Preached February 13, 2011 at Jubilee! Circle, Columbia, SC
Our first song tonight comes from the Northern Irish singer and songwriter Van Morrison. Van the Man began his singing career in the 1950s as a teenager, playing in Irish cover bands. His biggest hit was “Brown Eyed Girl” released in 1967. The song we’re doing is “Enlightenment” which is the title track of his 1990 album.
Chop that wood, carry water,
what’s the sound of one hand clapping
enlightenment, don’t know what it is
Every second, every minute, it keeps changin’ to something different Enlightenment, don’t know what it is.
Enlightenment don’t know what it is, it says it’s non-attachment, non-attachment, non-attachment
I don’t know about any of you, but when I get sick, the one medication I can’t take to make myself feel better is NyQuil. “The Nightime, Sniffling, Sneezing, Coughing, Aching, Stuffy-head, Fever, So-You-Can-Rest Medicine” is no good for me. Not because it doesn’t work, but because it works far too well. The last time I took NyQuil, years ago, I awoke in the middle of the night and realized that I was completely helpless. The medicine was so effective at knocking me off my feet, that I would not be able to get out of the house even if it were on fire. I couldn’t move, I couldn’t think, I couldn’t do anything but roll over and go back to sleep. So, yes, it worked. It did what it was designed to do – keep me asleep and in bed so my sick body could heal. But, it also took away all of my ability to react to danger or react to anything that would require me to be alert and conscious. Isn’t life a lot like NyQuil? Our world is currently on fire with wars, famines, oppression, revolutions, and all manner of injustices – but we can’t seem to wake up enough to care. We sleep through it – we numb ourselves with the cold medicine of television, work, even play. We turn a blind eye to the trouble in the world – and just halfway around the world – but the trouble in our own neighborhoods. While visiting my sister a few weeks ago, I noticed her neighbor’s dog was out. I said something to her about it and she said, “Yes, that’s their dog. It’s gotten out before.” “Don’t you think you should tell them?” I asked. As someone who owns several doggie escape artists it has often been strangers who have returned my wayward pups to me, so I felt we should help. She shrugged. “It’s not my responsibility,” she said as she went in the house. That’s the response of those of us still deeply asleep to the world around us. It’s not our responsibility. Jesus says everyone is our neighbor, that we’re responsible for everyone we meet – but if my sister doesn’t even consider it her responsibility to take care of a person who is literally her neighbor, then how can she feel responsible for anybody in this world? My sister is drunk on the NyQuil of this world – the numbing agents that say it’s every man and woman – and dog apparently – for themselves. Roll over, go back to sleep, and the house will continue to burn.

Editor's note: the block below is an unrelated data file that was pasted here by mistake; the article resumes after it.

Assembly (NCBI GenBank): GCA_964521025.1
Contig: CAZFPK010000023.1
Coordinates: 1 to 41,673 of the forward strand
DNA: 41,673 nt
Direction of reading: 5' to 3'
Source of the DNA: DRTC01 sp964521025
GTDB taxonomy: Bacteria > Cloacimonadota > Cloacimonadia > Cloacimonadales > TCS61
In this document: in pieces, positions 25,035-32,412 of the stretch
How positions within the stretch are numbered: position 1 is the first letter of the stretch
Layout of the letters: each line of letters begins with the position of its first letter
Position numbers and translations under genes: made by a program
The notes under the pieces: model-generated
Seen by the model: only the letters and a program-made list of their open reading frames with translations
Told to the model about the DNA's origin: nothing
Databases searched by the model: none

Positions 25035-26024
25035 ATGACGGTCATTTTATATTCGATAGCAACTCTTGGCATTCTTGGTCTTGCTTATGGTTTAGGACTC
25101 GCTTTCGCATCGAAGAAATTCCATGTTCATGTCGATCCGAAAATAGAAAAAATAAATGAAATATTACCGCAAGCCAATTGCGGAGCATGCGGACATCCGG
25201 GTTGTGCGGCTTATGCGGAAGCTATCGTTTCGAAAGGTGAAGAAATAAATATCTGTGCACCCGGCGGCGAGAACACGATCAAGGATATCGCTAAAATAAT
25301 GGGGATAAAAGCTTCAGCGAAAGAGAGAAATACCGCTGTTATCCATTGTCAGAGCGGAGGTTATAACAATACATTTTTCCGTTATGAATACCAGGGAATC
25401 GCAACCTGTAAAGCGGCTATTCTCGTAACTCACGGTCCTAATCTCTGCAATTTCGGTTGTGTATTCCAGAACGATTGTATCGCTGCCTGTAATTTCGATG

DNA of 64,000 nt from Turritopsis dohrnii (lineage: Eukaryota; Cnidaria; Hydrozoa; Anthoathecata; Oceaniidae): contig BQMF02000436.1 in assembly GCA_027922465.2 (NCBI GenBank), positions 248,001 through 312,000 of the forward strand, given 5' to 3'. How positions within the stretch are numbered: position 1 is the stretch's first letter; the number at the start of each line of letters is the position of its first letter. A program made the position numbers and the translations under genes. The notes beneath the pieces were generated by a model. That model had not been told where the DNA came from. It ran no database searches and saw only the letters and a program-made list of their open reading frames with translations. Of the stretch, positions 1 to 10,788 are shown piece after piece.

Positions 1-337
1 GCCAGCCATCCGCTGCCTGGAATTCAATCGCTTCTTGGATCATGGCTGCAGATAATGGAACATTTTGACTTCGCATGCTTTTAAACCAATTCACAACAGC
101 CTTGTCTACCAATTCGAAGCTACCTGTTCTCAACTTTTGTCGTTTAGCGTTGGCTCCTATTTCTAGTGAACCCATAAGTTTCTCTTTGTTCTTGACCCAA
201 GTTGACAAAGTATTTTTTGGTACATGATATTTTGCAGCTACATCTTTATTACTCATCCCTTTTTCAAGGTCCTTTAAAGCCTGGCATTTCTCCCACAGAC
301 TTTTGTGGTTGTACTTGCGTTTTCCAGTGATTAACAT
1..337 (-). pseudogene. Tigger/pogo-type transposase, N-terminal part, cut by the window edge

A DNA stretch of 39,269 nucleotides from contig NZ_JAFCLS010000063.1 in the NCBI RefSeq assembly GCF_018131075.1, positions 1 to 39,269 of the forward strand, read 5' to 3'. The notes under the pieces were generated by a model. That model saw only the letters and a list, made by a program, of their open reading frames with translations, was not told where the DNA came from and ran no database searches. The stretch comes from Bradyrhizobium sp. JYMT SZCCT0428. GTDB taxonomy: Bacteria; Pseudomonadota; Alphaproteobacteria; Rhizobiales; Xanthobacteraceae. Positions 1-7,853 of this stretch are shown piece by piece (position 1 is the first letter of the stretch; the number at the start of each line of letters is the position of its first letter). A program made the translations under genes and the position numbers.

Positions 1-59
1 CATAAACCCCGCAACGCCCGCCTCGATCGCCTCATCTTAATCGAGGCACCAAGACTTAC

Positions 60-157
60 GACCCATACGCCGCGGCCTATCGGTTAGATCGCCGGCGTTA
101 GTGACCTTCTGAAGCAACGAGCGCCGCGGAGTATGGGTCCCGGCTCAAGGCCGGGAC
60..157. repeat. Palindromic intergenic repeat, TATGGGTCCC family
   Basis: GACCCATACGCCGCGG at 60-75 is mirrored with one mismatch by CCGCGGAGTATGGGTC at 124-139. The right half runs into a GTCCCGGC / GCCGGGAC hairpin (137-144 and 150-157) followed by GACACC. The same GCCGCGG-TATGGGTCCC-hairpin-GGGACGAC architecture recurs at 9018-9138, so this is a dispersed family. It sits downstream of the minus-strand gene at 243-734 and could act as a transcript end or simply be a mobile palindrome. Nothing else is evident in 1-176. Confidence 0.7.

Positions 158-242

I’m in the here and now, and now, and I’m meditating
And still I’m suffering but that’s my problem Enlightenment, don’t know what it is … Wake up!
Enlightenment says the world is nothing, nothing but a dream Everything’s an illusion and nothing is real
Lao Tzu reminds us that “There are many paths to enlightenment. Be sure to take one with a heart.” This is the kind of enlightenment that our ancient Jewish ancestors knew about.
It is well with those who deal generously and lend, who conduct their affairs with justice. For the righteous will never be moved; they will be remembered for ever. They are not afraid of evil tidings; their hearts are firm, secure in the Lord. Their hearts are steady, they will not be afraid; in the end they will look in triumph on their foes. They have distributed freely, they have given to the poor; their righteousness endures for ever;
According to those Hebrew desert dwellers, this was the path to enlightenment – a path with heart – a path that demanded generosity, justice, righteousness, firm hearts that favor the poor, and no fear. When you are asleep, you can’t be generous. Those who slumber never do justice. Those who snooze miss the righteousness boat. Those who nap are never firm of heart, and those who prefer lying around in bed are often those who are most fearful – keeping their heads under the covers.
The Psalmist reminds us that when we are awake we make this a better world – a world worth waking up in – a world that beckons others to awake as well.
Waking up, however, is not the end to our misery. We may meditate, we may work for justice, we may be generous, but still we suffer. Still, we get hit with bad news. Still, we lose loved ones. Still, we lose jobs. Still, we often wonder why we bothered waking up.